Mike Keith

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The EJB 3.0 Java Persistence API (JPA) was released in May 2006 as part of the Java Enterprise Edition 5 (Java EE) platform, and it has already garnered a great deal of attention and praise. What began as merely an easier-to-use successor to the much-maligned container-managed persistence (CMP) portion of the EJB component standard soon evolved into a full-blown incorporation of the existing best practices of the most prominent and popular object-relational (O-R) persistence products in use. The result is that applications now have a modern standard for lightweight enterprise Java persistence that they can use in any compliant Java EE 5 application server, or in Java Standard Edition (SE) applications. The Spring application framework has been in existence for four years, and it has become a popular choice both in an application server context and standalone. Like ... (more)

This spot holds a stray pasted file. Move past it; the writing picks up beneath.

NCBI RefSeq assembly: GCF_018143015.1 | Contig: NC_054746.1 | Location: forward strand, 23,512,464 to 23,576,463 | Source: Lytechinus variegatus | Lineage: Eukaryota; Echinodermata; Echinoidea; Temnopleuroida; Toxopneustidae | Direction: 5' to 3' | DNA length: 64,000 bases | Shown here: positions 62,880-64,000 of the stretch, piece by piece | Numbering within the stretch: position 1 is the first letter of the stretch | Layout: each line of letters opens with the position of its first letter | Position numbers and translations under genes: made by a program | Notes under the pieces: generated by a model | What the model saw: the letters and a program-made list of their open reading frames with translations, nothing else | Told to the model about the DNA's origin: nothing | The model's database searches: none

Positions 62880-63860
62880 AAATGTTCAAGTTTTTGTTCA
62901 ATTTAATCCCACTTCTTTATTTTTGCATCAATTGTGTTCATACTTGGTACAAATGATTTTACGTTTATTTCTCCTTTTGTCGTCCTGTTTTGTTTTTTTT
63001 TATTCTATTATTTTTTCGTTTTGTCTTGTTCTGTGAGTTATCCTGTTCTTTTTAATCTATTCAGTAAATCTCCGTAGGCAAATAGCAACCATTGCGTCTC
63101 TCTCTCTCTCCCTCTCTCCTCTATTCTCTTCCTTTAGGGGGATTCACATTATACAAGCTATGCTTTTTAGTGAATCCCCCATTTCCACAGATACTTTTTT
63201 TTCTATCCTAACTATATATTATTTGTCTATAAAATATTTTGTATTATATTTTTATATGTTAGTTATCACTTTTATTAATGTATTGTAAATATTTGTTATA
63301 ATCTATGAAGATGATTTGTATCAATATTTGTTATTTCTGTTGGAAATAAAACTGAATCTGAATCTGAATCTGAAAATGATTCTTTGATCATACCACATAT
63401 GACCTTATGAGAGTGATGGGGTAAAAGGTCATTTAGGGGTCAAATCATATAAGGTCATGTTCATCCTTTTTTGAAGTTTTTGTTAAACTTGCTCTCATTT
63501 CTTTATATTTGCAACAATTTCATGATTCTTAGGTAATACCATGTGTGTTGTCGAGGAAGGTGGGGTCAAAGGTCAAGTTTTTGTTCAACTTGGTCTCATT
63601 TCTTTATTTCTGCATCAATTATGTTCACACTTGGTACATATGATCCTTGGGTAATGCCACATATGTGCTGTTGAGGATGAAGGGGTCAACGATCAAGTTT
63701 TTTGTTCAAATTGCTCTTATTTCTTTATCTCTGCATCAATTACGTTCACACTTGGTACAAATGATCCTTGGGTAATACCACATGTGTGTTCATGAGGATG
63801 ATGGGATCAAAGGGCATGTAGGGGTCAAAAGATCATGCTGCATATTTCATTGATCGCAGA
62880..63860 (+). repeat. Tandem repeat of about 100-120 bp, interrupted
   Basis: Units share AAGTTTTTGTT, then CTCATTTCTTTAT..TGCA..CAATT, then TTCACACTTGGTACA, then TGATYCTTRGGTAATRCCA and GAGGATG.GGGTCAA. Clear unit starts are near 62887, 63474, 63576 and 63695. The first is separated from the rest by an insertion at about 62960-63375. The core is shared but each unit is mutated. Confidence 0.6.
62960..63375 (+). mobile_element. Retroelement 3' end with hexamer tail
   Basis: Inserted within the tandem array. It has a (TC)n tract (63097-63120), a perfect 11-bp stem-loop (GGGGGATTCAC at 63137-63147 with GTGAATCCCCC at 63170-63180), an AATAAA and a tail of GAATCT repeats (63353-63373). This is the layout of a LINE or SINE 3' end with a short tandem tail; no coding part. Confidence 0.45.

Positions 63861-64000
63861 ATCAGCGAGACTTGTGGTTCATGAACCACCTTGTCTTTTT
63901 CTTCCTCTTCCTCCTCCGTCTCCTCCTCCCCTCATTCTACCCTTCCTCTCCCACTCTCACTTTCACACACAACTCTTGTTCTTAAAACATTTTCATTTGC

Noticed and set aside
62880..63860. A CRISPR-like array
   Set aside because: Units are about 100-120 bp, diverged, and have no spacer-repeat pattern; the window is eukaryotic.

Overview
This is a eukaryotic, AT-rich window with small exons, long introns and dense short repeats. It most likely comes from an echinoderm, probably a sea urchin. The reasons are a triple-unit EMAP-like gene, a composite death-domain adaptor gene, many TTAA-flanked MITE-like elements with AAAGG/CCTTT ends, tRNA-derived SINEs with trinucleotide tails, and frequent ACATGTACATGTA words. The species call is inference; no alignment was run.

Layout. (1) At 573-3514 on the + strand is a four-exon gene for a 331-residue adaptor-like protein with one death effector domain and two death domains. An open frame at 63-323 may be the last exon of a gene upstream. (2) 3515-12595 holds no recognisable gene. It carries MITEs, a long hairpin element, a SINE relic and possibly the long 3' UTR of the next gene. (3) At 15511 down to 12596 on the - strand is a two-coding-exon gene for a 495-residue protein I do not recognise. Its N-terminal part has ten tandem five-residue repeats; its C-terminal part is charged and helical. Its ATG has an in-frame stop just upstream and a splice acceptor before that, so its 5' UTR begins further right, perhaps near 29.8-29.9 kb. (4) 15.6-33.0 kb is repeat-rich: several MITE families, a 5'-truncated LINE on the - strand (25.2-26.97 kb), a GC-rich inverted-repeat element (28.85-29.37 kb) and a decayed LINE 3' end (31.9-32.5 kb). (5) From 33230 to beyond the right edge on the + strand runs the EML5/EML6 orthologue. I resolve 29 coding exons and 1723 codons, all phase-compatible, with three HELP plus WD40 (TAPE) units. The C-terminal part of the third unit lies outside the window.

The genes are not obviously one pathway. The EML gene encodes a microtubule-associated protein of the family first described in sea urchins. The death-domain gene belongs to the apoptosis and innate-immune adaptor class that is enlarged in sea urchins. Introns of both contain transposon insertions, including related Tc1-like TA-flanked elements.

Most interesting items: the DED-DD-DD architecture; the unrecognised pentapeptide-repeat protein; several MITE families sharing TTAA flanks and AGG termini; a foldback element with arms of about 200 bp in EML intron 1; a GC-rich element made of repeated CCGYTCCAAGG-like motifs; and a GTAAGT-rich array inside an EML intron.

Portable Persistence Using the EJB 3.0 Java Persistence API

Experience has taught us that it's not enough to simply have a persistence standard as part of an enterprise specification. It must be a standard that can solve people's problems and be useful to most of the applications that want to use it. While earlier versions of Enterprise JavaBeans (EJB) persistence met some of the needs, they were primarily focused on the distributed problem domain. It is now known, and has been proven by successful commercial products like Oracle TopLink and Open Source projects like JBoss Hibernate, that the objects to be persisted don't have to be any... (more)